Git &GitHub - The commands and features you must know

Git &GitHub - The commands and features you must know

Git is a distributed version control system that allows developers to track code changes and collaborate effectively with other developers. Git is designed to make the development process fast, flexible, and efficient, allowing multiple developers to work on a project simultaneously without conflicts.

Key Features:

  1. Local and Global Repositories:
    The repository is a codebase maintained by Git to track changes. There are two types of repositories: Local Repository and Global Repository.

    • Global Repository:
      A global repository, also known as a remote repository, is hosted on a server and is accessible to all team members. It acts as the central source of truth for the project, containing the official version of the codebase.

    • Local Repository:
      A local repository is stored on the developer's computer, usually a copy of the global repository. Developers can make changes, work on new issues in their local system, and then merge to the global repository.

  2. Distributed Development:
    Git is a distributed version control system, allowing each developer to have a local copy of the global repository. This facilitates developers to collaborate and work together on different aspects of the same application simultaneously.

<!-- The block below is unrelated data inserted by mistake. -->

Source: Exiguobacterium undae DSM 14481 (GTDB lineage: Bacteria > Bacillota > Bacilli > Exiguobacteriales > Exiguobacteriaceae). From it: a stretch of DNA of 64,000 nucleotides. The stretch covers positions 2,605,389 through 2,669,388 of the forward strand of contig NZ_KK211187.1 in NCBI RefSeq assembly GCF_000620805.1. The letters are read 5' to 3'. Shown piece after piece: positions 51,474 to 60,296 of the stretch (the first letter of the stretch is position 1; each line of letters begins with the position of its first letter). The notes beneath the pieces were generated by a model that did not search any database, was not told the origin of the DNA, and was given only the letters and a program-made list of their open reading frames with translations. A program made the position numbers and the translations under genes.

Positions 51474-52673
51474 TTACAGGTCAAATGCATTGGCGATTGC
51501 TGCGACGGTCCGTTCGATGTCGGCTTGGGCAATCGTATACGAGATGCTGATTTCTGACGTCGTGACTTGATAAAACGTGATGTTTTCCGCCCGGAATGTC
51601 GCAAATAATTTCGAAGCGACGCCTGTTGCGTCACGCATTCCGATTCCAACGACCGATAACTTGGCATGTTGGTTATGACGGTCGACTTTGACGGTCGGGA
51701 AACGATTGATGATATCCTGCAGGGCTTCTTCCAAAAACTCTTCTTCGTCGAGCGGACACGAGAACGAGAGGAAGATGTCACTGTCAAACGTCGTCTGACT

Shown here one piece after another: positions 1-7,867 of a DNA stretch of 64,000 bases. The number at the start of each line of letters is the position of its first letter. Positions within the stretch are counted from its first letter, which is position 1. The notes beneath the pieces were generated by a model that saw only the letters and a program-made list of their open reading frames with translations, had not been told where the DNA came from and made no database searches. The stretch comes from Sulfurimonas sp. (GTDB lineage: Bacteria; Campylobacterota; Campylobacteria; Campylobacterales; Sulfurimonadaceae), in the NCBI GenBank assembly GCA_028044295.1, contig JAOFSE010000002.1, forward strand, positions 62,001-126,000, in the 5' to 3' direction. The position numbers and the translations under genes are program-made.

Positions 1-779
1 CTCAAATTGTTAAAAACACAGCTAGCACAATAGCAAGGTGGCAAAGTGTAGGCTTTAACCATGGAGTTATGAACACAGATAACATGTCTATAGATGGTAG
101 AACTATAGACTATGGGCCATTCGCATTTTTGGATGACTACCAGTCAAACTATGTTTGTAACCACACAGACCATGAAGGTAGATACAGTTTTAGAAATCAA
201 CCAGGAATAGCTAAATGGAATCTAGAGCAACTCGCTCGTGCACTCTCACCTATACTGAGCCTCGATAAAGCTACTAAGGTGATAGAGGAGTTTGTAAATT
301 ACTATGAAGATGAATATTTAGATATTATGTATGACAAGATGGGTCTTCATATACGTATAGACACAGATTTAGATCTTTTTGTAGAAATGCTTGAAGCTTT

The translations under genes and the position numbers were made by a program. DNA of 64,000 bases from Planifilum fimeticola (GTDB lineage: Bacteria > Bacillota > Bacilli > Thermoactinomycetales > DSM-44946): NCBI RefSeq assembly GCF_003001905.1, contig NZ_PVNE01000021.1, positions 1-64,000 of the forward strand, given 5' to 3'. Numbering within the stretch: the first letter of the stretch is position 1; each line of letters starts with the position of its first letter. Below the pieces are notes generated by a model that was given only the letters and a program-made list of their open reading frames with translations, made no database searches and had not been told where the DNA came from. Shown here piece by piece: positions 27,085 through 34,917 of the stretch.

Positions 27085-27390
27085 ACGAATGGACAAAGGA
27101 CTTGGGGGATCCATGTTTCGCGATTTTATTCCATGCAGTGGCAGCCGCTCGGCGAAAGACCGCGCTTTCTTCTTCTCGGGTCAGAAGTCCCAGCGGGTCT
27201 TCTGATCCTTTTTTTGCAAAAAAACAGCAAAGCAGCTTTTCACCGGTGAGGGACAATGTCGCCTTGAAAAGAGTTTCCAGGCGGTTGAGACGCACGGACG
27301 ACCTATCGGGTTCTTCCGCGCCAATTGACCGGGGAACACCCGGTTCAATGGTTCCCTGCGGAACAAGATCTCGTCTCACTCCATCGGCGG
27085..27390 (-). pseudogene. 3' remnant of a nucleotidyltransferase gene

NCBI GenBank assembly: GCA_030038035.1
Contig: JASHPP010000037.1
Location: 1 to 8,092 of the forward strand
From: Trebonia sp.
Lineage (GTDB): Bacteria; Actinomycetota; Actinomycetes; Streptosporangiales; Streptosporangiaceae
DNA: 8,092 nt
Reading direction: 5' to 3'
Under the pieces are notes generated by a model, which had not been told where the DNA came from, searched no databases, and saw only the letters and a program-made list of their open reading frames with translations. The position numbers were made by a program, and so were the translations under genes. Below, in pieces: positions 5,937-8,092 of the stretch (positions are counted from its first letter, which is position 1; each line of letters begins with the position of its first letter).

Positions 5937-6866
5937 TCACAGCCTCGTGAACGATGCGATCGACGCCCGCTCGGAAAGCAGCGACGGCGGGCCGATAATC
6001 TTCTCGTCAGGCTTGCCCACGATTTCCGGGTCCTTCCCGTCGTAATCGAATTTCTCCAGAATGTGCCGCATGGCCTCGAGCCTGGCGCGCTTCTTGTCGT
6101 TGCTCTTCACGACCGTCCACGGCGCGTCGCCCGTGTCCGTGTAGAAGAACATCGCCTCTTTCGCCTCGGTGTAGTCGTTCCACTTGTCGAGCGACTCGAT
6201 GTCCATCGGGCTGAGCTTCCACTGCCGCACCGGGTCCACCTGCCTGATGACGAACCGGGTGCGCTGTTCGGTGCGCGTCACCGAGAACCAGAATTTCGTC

3. Branching and Merging:
    Git allows developers to create copies of the root project via Branching, enabling them to work on features and bug fixes independently and then merge to the root branch.

  4. Staging:
    Staging is selecting the changes that must be committed (saved) to the local repository. Git introduces a staging area where changes can be selectively added before committing. This allows for more controlled and organized commits.

  5. History Tracking:
    Git keeps a detailed history of changes, including who made them, when they were made, and the commit messages. This helps in understanding the evolution of the codebase.

  6. Open Source
    Git is a software tool that is available for free as an open-source. This means that anyone can access and modify its source code. Due to this, there is a large community of developers who actively contribute to different projects.

Git Commands

  1. git init

    Initializes the new git local repository in the project folder, and helps record the changes to the codebase.

  2. git add [file-name]

    Stages the specified files. multiple file paths can be specified

  3. git commit -m "message"

    Records the staged changes in the local Git repository and prepares them for pushing to the remote repository. "-m" is a flag used to specify the message for the respective commit.